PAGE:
As elections draw closer that may entail huge losses for the Democrats, will Times editors began to push up more optimistic coverage about the economic recovery? The placement of Friday's optimistic column by chief financial correspondent Floyd Norris makes one wonder.
"Why So Glum? Numbers Point To a Recovery " is the first of Norris's twice-weekly columns to make the front page since November 21, 2008 - 16 months ago - according to a quick Nexis search.
Here's Norris today:
The American economy appears to be in a cyclical recovery that is gaining strength. Firms have begun to hire and consumer spending seems to be accelerating.
That is what usually happens after particularly sharp recessions, so it is surprising that many commentators, whether economists or politicians, seem to doubt that such a thing could possibly be happening.
Why is good news being received with such doubt? Why is "new normal" the currently popular economic phrase, signifying that growth will be subpar for an extended period, and that the old normal is no longer something to be expected?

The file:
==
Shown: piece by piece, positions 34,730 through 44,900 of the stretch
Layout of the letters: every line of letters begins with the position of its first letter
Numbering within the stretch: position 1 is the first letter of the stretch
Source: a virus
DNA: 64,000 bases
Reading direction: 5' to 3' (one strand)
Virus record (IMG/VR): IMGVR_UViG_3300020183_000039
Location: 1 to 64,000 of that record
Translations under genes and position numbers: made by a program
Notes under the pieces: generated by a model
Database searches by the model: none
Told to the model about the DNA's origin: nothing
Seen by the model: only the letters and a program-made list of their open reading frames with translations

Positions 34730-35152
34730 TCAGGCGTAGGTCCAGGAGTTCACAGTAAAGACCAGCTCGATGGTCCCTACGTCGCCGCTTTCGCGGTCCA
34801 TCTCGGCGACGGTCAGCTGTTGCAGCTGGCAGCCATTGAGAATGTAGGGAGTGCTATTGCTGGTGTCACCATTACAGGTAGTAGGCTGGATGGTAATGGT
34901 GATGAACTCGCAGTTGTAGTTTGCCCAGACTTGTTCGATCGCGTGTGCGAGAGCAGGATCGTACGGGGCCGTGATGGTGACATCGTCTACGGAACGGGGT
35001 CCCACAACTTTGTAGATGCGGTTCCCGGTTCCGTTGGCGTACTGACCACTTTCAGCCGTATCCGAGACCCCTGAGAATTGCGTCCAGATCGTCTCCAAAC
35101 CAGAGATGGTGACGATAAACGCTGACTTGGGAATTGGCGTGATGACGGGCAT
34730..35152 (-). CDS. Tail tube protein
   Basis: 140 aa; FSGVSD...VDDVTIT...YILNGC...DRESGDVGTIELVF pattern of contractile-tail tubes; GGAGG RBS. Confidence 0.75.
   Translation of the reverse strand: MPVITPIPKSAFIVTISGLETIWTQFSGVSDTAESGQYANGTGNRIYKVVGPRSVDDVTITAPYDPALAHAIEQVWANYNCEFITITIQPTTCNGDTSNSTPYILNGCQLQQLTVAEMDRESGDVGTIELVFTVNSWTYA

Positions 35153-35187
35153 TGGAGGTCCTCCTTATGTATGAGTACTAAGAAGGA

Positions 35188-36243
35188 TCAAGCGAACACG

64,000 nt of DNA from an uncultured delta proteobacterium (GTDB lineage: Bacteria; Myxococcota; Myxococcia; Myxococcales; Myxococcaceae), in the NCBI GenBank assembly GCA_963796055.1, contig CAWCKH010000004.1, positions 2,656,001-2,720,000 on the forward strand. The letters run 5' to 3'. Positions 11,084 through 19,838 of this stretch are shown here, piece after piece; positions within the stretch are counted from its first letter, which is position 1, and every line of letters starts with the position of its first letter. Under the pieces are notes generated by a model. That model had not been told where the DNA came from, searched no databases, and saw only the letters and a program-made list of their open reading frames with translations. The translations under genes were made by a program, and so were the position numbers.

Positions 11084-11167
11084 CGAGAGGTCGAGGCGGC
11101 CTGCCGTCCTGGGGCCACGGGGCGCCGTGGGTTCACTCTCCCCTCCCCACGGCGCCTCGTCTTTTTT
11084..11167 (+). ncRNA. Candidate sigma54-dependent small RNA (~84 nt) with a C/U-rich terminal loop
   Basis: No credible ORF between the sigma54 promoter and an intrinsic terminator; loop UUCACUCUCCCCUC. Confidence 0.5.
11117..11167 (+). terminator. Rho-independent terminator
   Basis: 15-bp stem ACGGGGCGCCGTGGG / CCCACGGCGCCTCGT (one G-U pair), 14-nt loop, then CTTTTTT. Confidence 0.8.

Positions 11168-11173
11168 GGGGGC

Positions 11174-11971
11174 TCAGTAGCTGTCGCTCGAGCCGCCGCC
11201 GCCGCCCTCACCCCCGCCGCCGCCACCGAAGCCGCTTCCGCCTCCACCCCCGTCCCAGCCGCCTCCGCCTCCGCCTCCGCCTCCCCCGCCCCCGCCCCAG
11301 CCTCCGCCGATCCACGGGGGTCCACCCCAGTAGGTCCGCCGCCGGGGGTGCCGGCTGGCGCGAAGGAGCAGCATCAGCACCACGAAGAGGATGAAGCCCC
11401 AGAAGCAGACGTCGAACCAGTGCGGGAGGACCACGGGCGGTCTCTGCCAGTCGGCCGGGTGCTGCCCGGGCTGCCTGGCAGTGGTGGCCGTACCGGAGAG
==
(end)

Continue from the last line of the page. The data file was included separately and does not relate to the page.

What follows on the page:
It is possible, of course, that I am wrong and the prevalent pessimism is correct. Many economic indicators, including Thursday's retail sales report, are looking up, but that does not prove the recovery will be self-sustaining. There are issues relating to over-indebted consumers and local governments. The housing collapse will have an impact for some time.
The employment report for March, released a week ago, was a milestone that has been little noted. The household survey, from which the unemployment rate is calculated, showed a gain during the first quarter of this year of 1.1 million jobs, the best performance since the spring of 2005.
True, the more widely reported numbers from the survey of employers are not as good. But those numbers are subject to heavy revision as better data becomes available. At the turning points for employment after the last two downturns, those numbers turned out to be far better than was reported at the time.
Norris concluded by venturing a political prediction giving hope to the Democratic Party:
In 1982, Democrats scoffed at a surging stock market and thought a severe recession would last for a very long time. They were confident that the economy would doom Ronald Reagan's re-election campaign in 1984. All they had to do was make clear they offered a stark alternative to the failing policies of the incumbent.
Change a few words (Reagan to Obama, Democrats to Republicans, 1984 to 2012) and you have an accurate description of the current political climate. Could the Republicans be as wrong now as the Democrats were then?
Norris is not getting much support for his cheery thesis and to his credit is publishing some of the negative comments online at his nytimes.com blog .